• The Mayan calendar was recognized and used not only by the Mayan people themselves but also by other inhabitants of Central America: the Mazatecs, Aztecs, Toltecs, and even on other continents, it was not ignored.

In the focus of the attention of the authors of the Mayan calendar were 3 formats of reckoning years:

1. Closer in spirit and more understandable to the inhabitants of the 21st century, the civil calendar Haab, designed to synchronize the timing of agricultural work, with a cycle of 365 days, also known as the “solar calendar.”

From the familiar counting of months, the Mayan view of agricultural reality is drastically different. In their concept, a year does not consist of 12 months but 19, with 18 of them as twin brothers consisting of 20 days each, while one month is a “little one,” ending in just 5 days.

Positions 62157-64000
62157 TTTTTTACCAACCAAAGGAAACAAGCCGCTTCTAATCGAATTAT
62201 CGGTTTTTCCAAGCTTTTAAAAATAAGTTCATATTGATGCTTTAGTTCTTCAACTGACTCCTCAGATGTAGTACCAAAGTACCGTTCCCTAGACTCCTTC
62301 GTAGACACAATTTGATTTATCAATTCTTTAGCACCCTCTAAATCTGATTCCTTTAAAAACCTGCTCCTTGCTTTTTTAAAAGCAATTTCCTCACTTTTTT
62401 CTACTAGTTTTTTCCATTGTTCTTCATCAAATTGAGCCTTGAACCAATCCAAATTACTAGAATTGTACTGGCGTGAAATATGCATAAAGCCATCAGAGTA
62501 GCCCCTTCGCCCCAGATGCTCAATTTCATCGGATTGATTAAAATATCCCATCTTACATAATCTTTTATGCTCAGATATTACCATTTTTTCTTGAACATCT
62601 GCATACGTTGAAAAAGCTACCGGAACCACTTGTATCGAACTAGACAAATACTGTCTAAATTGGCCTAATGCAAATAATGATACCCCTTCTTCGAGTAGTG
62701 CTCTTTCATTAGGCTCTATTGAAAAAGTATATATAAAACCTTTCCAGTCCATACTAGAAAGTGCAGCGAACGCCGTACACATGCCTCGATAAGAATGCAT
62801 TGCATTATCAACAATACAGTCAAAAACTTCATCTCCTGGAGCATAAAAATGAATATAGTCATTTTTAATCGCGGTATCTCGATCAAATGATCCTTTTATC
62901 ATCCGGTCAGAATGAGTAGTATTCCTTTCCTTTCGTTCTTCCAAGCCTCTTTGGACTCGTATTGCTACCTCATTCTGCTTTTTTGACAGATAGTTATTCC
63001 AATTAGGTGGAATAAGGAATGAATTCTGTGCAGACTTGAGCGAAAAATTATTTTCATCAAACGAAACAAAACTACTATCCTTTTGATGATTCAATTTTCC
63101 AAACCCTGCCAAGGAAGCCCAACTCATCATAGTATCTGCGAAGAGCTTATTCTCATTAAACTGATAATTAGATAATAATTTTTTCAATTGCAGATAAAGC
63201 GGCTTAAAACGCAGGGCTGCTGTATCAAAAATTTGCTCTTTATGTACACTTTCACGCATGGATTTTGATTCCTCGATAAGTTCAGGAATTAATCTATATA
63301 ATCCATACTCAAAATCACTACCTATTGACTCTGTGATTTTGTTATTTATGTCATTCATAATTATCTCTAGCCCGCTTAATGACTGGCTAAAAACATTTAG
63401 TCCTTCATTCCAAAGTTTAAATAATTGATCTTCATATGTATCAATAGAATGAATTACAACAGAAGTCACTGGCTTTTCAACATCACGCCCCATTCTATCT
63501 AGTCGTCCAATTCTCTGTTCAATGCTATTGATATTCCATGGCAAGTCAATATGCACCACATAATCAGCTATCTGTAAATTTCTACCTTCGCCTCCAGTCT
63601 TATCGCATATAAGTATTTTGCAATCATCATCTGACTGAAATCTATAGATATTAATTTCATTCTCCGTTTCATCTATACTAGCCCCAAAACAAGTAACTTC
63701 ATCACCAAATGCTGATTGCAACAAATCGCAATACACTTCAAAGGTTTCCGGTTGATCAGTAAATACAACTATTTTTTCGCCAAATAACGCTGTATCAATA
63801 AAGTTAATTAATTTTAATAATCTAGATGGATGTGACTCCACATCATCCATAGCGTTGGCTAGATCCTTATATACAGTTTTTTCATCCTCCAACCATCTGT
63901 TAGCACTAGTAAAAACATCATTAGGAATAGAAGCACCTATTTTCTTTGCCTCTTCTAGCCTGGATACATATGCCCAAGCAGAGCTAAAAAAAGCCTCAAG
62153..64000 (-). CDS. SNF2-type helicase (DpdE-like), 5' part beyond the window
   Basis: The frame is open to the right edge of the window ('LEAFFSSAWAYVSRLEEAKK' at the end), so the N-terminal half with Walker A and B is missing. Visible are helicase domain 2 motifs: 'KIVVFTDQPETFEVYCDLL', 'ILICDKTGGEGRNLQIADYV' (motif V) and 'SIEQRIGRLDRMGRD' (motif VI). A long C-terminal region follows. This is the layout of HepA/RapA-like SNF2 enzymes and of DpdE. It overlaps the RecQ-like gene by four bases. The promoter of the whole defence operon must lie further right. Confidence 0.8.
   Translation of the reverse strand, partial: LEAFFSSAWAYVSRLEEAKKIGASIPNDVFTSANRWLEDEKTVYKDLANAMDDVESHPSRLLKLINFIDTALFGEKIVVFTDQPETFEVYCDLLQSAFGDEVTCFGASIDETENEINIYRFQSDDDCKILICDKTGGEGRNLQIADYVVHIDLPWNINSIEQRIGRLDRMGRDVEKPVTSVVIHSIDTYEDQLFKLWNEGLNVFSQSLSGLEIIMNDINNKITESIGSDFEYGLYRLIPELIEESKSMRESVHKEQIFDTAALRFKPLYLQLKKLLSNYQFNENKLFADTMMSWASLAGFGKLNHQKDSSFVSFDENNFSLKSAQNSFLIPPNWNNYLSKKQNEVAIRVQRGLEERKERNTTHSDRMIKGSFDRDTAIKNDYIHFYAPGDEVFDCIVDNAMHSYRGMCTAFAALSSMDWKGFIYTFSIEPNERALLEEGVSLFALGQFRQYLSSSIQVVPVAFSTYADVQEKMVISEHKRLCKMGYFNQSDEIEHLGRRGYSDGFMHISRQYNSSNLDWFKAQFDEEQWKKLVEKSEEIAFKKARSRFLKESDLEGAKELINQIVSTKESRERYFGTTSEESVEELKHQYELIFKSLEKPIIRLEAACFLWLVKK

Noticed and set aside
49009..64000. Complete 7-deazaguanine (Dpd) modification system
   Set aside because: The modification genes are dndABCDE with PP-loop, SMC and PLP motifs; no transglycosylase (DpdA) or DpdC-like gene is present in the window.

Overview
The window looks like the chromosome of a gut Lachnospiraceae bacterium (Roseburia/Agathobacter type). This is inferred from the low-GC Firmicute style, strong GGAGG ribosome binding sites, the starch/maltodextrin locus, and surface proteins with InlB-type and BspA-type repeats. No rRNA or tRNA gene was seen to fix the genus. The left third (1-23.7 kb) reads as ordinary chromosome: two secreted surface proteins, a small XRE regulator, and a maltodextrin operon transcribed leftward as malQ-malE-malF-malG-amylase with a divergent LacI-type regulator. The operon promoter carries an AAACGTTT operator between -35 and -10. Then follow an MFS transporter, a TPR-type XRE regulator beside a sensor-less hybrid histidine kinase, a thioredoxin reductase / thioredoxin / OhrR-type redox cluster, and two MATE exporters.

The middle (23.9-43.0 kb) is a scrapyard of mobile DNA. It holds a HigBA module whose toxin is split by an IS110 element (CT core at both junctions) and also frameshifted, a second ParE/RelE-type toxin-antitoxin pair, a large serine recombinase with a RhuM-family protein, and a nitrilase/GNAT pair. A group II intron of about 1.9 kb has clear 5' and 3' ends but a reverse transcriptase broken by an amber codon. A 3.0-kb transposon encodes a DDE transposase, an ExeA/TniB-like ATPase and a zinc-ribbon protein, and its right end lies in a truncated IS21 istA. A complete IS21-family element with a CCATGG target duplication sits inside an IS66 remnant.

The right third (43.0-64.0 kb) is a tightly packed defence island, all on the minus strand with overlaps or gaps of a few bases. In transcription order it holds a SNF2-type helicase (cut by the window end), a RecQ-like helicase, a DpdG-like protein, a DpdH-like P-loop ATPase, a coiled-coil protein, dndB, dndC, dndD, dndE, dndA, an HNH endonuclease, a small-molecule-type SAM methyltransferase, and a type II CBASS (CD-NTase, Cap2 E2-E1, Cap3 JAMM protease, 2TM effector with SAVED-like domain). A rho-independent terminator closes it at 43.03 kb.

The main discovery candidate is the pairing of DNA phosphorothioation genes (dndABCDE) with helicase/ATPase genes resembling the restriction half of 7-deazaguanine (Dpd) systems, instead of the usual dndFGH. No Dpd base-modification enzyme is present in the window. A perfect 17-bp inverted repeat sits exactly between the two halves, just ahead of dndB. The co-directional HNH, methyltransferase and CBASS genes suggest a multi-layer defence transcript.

2. A certain ritual, partly religious, and partly mystical calendar Tzolk’in, in some ways, will cause a “brain explosion” for present generations. Its cycle is short—260 days, and all of them have “proper names.”

The Tzolk’in system of concepts, according to a certain, hitherto unknown mathematical “formula,” is divided into periods, which in turn consist of 20 or 13 days. In addition to the clear naming of each date, it also has a mysterious symbol—a message from the mighty, scorching sun expressed in a seal.

The third and most mysterious calendar, named the “Long Count Calendar,” counts not months but years, or even millennia, as its unit of measurement.

The Mayan calendar lives on, capturing close attention, accumulating new speculations and conjectures, seeing the future “through and through,” and attempting to warn of impending disasters for those who will heed the ancient wisdom. The key is to interpret all of this correctly, and many disasters can be avoided.